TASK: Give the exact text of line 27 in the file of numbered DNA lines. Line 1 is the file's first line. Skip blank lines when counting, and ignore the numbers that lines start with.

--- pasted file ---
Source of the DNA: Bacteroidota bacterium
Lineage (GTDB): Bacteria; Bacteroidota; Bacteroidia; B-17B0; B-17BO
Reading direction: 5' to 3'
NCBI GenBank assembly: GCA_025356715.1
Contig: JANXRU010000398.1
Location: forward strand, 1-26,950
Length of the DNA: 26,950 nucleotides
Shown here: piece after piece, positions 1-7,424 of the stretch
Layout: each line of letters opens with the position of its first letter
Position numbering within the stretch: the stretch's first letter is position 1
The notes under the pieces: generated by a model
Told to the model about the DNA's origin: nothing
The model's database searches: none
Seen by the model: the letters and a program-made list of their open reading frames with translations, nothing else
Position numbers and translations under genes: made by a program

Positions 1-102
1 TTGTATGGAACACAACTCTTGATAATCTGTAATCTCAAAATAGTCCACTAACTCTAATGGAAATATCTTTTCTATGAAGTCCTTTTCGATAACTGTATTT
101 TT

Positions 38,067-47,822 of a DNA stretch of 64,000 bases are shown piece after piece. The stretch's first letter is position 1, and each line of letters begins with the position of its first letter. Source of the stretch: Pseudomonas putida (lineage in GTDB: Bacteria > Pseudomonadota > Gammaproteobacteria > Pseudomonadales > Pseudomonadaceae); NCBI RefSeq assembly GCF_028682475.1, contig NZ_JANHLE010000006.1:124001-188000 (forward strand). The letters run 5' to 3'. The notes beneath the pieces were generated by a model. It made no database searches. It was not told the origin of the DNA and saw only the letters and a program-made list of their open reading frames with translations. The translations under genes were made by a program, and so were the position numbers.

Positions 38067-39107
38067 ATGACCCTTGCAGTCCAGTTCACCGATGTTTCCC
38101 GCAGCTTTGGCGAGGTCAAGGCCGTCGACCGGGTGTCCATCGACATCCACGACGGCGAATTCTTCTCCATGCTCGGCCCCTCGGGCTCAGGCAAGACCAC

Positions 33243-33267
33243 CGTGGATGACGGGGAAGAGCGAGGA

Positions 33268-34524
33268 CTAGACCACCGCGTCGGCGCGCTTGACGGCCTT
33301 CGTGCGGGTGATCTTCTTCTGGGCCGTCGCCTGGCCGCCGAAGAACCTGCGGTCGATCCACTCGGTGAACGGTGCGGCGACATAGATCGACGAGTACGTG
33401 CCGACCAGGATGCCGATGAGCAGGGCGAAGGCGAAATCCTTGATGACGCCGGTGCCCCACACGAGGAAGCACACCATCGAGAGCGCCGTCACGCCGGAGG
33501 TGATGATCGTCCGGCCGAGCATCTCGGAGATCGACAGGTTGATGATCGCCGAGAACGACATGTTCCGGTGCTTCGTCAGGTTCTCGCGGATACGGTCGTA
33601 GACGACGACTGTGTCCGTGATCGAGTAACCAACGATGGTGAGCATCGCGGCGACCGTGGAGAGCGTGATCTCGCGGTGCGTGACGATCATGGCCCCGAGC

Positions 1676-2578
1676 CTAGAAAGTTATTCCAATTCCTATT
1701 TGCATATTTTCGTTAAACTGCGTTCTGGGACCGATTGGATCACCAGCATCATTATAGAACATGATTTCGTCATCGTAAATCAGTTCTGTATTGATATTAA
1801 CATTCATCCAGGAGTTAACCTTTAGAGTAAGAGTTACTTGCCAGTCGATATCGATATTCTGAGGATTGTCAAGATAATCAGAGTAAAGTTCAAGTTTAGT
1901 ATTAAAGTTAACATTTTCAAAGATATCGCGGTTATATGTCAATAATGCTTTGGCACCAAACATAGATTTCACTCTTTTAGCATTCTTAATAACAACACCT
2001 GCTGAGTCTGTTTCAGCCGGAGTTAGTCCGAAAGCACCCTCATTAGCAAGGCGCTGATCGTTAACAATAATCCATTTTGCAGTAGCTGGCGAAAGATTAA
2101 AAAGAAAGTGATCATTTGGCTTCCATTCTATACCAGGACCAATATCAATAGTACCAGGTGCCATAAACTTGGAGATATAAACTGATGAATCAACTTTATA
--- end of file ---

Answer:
33301 CGTGCGGGTGATCTTCTTCTGGGCCGTCGCCTGGCCGCCGAAGAACCTGCGGTCGATCCACTCGGTGAACGGTGCGGCGACATAGATCGACGAGTACGTG